adidas close to EU approval of Reebok acquisition

It looks like the way is almost clear for the biggest takeover of adidas' (ADSG.DE) history -- the planned $3.8 billion acquisition of U.S. rival Reebok (NYSE: RBK) -- in its attempt to go head-to-head with industry leader Nike.

On Jan. 24, the routine one-month antitrust review of the European Commission ends, a long-awaited step toward closing the deal. Analysts expect Brussels to approve the transaction without launching a longer review. U.S. antitrust authorities have already approved the takeover, which will create a firm with combined annual sales of around $11 billion. One analyst noted that he doesn't expect any problems because both firms have a much larger combined dominance in North America than in Europe where Reebok is weak.

Despite reigning as the world's second largest maker of sporting goods, adidas hopes with the takeover to increase its market share in the United States, where it has failed to pose any serious competition to Nike. Reebok has a much stronger position there due to key license sponsoring agreements with U.S. sports leagues.

Just a day after the Commission's review period ends, Reebok shareholders will decide at a general meeting on the acquisition. adidas has said it would buy all outstanding Reebok shares for $59 each. One analyst is confident Reebok shareholders will say yes, adding that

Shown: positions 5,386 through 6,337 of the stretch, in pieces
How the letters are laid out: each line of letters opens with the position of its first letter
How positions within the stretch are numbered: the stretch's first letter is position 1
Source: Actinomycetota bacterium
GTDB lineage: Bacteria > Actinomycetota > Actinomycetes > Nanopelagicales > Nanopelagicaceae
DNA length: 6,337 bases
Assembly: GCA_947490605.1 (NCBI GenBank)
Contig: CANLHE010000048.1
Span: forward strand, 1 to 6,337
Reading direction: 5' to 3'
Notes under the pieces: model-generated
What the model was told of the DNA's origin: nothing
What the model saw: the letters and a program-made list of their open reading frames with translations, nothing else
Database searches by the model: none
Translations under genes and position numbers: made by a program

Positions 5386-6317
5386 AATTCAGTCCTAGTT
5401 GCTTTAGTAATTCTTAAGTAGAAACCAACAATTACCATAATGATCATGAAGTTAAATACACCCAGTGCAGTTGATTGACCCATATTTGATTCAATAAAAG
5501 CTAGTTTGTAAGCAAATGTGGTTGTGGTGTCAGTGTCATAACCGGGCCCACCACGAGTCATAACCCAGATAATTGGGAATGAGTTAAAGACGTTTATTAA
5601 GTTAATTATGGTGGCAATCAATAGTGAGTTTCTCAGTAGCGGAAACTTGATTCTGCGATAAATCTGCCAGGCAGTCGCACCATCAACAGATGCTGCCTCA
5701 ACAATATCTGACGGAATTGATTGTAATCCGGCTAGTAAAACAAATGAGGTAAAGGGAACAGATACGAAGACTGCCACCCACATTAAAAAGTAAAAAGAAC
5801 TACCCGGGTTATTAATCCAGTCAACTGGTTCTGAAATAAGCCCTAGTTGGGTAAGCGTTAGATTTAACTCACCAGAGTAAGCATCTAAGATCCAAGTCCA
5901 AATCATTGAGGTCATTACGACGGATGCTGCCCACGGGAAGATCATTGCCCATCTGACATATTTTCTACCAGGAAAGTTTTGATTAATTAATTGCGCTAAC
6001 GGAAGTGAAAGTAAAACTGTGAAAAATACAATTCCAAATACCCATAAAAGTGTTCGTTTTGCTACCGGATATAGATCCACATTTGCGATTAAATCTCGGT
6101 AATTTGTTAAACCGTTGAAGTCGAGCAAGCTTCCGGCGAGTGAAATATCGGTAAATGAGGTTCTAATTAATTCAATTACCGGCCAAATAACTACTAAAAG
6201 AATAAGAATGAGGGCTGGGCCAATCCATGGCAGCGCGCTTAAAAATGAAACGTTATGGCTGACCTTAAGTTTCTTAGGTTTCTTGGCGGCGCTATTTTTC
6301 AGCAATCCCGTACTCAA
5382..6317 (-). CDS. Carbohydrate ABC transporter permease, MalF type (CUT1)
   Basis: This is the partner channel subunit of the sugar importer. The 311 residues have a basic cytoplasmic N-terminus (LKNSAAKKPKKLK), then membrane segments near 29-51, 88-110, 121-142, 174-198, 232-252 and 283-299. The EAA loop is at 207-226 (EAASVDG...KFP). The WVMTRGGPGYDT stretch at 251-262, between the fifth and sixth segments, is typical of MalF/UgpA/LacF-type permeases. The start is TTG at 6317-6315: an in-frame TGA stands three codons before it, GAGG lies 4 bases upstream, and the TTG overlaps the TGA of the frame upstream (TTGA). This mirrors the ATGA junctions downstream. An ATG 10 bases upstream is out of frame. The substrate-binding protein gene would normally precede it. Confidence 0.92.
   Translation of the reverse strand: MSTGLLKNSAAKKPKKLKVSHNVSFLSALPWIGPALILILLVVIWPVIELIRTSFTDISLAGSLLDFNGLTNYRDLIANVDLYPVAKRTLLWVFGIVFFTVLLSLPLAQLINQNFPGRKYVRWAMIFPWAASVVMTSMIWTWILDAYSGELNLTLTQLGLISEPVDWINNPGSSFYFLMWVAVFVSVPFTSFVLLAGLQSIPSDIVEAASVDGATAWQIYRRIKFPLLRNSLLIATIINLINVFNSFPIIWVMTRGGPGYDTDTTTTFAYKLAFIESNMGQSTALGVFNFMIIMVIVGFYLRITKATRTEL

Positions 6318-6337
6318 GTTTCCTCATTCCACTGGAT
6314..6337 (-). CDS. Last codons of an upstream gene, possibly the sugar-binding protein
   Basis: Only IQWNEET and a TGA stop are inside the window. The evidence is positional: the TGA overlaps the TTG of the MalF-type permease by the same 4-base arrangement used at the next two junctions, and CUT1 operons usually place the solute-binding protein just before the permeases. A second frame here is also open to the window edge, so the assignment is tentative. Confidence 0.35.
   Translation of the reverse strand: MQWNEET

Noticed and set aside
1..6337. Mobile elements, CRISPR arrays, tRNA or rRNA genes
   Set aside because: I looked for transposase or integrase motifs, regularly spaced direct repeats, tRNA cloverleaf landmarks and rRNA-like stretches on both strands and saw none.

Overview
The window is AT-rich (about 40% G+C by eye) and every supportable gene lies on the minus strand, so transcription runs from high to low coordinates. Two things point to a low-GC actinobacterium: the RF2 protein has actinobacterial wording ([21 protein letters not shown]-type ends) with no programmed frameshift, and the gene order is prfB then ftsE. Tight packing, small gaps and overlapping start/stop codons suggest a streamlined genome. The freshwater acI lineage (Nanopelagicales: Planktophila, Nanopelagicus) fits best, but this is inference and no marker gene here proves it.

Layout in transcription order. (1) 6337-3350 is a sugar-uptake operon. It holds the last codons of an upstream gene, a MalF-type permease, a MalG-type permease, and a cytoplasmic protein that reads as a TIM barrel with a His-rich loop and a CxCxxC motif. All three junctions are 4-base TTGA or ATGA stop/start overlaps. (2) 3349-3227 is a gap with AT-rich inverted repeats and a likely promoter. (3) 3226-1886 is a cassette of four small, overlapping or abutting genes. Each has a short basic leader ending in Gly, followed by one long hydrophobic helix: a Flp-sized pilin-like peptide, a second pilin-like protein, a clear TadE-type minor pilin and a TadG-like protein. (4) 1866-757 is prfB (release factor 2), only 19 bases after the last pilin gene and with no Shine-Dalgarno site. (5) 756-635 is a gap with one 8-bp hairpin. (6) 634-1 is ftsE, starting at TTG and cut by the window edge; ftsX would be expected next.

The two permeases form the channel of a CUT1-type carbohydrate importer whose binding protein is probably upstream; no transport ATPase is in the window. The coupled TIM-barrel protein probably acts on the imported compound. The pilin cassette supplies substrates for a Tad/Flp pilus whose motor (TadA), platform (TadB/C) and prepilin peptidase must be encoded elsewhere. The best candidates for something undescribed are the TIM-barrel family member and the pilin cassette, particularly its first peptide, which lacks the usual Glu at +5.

they'll never get such a good offer again after the firm recently reported weak sales. Reebok shares came under pressure after it posted an 11 percent decline in third-quarter sales but have rebounded to levels at around adidas' offer of $59 as investors anticipate an approval.

In the past few weeks, investors have become more upbeat on the takeover, which originally caused concern that adidas was taking on too much. But reportedly it has allayed some fears with forecasts that the deal will boost earnings by a double-digit percentage rate in the medium term by complementing the strength in its classic three-striped sportswear with Reebok's successful lifestyle clothing.

adidas shares have gained 13 percent since the deal was announced in August, helped by a 28 percent rise in third-quarter net income, regaining ground after initially falling. Fifteen analysts out of 22 tracked by Reuters Estimates have a "buy" or "outperform" rating on the stock, while six have a "hold" and just one analyst an "underperform" rating.

Reebok said in a recent regulatory filing the takeover could be concluded by Jan. 31.